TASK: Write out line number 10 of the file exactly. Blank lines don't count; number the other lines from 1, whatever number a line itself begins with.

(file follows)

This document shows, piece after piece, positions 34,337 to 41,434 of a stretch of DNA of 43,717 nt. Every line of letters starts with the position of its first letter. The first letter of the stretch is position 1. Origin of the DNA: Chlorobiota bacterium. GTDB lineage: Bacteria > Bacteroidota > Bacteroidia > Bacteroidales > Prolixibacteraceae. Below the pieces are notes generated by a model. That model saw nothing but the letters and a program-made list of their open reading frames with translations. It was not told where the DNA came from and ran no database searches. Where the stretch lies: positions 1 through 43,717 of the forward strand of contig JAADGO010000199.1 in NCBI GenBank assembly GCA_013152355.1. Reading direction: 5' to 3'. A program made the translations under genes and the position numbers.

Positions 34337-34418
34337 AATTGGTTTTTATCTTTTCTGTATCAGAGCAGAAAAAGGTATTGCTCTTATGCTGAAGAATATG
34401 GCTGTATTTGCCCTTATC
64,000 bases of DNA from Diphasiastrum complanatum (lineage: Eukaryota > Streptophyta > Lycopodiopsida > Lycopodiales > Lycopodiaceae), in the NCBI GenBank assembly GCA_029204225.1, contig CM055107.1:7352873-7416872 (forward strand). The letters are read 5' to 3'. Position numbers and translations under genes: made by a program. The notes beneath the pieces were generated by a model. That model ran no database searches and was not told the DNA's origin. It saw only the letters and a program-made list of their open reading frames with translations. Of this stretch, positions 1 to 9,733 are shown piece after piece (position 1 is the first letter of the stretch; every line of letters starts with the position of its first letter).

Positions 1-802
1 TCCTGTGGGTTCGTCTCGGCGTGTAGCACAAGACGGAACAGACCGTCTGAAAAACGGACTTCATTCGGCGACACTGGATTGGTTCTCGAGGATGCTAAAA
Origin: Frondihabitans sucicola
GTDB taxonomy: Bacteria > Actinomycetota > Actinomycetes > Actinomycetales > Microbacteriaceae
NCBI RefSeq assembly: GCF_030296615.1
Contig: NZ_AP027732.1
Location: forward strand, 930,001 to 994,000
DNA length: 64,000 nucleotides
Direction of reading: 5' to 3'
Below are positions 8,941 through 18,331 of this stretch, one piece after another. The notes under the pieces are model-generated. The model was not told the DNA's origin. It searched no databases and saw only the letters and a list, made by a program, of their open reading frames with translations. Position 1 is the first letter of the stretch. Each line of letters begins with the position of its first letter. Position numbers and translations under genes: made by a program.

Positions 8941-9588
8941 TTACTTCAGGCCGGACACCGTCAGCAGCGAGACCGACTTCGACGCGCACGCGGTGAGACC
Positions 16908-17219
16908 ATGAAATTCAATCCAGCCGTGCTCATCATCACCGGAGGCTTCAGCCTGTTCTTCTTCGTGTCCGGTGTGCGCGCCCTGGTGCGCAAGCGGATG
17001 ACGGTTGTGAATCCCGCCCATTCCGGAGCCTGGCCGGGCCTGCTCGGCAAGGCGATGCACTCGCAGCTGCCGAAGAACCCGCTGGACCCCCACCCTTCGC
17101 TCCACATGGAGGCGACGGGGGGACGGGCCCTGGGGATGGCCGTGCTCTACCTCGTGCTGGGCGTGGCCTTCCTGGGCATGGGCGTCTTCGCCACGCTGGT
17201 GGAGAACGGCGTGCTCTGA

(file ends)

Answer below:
NCBI RefSeq assembly: GCF_030296615.1